Israeli Minister: Australian Labor’s Imposed Israel-Travel Restrictions Cause for Deep Concern
A member of Israel’s security cabinet expressed “concern” over the Australian Labor Party’s (ALP) newly published guidelines for MPs traveling to Israel, insisting that they spend equal time in Palestinian territories, The Australian reported.
Jerusalem Affairs and Environmental Protection Minister Ze’ev Elkin said he is worried that “anti-Israelism in Europe and Western society will come to be the modern, politically correct antisemitism,” after a decision was made at the ALP national conference requiring MPs to spend equal time in the PA when taking trips to Israel, funded by Jewish organizations.
According to the report, the announcement follows a failed attempt by ALP members to block Labor politicians from traveling for free to Israel altogether.
“You can see in Europe, what began as BDS (Boycott, Divestment and Sanctions) activity against the state of Israel (escalated) and there was a terrorist attack on Jewish communities in France,” Elkin said. “In this context, when we are looking in the last year at the increase in anti-Israeli activity in Australia — of course it’s not the mainstream of Australian society or political establishment, but it’s a concern.”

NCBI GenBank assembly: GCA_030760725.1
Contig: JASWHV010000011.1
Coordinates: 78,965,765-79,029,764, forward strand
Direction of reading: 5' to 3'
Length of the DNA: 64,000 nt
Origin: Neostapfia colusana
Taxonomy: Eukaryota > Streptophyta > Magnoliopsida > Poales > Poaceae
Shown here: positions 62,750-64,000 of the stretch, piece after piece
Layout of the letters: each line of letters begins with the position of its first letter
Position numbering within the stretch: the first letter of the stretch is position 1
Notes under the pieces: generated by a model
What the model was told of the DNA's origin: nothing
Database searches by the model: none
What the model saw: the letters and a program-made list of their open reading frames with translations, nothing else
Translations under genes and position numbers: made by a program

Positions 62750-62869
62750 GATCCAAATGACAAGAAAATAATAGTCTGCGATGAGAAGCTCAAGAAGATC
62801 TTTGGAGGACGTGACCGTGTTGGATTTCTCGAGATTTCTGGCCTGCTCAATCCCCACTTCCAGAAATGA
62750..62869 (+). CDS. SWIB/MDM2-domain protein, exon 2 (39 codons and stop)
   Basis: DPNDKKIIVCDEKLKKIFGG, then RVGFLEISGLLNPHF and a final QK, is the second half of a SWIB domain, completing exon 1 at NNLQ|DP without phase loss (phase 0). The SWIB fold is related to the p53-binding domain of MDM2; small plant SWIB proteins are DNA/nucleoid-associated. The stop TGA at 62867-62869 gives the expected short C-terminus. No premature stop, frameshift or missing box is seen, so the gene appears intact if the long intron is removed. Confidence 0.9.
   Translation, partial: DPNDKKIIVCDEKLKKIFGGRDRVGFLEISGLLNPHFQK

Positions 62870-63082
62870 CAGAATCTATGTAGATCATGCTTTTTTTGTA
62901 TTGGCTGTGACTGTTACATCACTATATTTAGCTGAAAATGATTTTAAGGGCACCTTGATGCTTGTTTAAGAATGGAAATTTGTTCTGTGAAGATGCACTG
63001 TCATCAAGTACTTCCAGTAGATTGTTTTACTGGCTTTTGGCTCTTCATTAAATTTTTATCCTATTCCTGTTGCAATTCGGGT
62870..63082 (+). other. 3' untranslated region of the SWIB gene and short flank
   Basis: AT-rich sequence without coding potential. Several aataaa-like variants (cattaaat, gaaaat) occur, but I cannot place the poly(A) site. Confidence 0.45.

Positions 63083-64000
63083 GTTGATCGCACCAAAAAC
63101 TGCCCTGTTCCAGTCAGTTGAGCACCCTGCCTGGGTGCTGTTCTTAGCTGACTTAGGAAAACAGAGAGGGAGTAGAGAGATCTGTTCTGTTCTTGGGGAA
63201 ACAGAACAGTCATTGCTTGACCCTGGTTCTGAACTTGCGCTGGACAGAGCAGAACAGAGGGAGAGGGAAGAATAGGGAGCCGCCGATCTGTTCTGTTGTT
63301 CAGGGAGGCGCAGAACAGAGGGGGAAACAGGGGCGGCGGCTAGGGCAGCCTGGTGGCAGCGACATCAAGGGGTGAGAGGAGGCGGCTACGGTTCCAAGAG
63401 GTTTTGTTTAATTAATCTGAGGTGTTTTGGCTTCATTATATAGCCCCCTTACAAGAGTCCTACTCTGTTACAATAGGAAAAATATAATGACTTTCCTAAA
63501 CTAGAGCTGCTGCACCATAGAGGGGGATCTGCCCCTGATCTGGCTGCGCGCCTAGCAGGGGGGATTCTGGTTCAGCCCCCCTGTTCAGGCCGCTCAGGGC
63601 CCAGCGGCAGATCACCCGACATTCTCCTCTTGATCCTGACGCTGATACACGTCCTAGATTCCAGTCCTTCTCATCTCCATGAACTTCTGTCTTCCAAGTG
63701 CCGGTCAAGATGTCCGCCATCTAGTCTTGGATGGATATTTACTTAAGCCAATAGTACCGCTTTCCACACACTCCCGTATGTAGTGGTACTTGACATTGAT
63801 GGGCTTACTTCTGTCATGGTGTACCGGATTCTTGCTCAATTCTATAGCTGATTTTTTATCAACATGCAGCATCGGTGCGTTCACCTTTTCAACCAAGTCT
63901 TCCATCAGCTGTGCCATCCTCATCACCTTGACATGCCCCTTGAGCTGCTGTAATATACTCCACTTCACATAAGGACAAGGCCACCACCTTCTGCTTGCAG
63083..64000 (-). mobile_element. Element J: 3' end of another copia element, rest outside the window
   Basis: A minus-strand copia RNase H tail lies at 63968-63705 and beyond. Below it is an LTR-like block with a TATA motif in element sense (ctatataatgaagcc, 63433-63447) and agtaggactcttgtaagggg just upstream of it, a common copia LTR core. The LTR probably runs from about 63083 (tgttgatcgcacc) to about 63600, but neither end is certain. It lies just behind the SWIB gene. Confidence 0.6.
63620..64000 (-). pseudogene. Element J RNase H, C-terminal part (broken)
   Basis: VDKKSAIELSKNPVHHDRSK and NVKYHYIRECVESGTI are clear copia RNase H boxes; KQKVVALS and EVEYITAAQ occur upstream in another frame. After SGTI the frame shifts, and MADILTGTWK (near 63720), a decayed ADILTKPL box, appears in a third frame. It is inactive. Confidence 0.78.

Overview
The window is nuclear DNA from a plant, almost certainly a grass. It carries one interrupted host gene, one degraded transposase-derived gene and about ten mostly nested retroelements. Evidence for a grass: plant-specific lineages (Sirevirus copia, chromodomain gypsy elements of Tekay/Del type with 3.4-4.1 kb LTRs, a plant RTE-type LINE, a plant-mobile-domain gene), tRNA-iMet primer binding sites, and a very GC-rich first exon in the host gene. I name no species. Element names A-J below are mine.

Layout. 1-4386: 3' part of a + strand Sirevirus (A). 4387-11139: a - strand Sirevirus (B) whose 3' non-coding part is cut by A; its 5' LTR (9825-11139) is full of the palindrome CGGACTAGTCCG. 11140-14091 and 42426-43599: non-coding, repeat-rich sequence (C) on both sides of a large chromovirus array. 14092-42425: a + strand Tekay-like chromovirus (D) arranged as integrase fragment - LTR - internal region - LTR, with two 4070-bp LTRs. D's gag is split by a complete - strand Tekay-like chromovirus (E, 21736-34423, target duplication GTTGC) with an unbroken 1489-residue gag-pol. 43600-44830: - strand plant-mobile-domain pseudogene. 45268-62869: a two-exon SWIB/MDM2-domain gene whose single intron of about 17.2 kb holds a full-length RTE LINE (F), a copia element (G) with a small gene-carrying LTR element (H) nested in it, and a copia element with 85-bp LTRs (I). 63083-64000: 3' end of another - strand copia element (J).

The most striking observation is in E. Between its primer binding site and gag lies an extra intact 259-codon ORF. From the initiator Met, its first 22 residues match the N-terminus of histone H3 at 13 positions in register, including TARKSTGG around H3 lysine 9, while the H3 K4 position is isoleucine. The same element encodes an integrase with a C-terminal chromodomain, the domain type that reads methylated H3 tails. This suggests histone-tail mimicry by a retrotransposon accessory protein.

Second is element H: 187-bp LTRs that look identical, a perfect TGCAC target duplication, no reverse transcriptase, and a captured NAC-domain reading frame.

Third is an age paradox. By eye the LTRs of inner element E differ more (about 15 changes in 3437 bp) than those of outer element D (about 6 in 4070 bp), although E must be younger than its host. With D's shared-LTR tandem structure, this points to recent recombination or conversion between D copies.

As The Algemeiner reported, recent anti-Jewish and anti-Israel activity in Australia has included an initiative to block the erection of an eruv in Sydney, slammed as “textbook antisemitism” by religious and political leaders, and thousands of Holocaust-denial fliers distributed across Australian university campuses.
Members of ALP have long supported action requiring its ministers to split their time equally while in Israel. According to The Australian, one of the plan’s major proponents, New South Wales Opposition Leader Luke Foley, was recently found to have failed to follow his own guidelines when on a visit to Israel in 2013.
As The Algemeiner reported, Australian Foreign Minister Julie Bishop recently wrapped up a trip to Israel, during which Prime Minister Benjamin Netanyahu accepted her invitation to become the first head of the Jewish state to pay an official visit Down Under.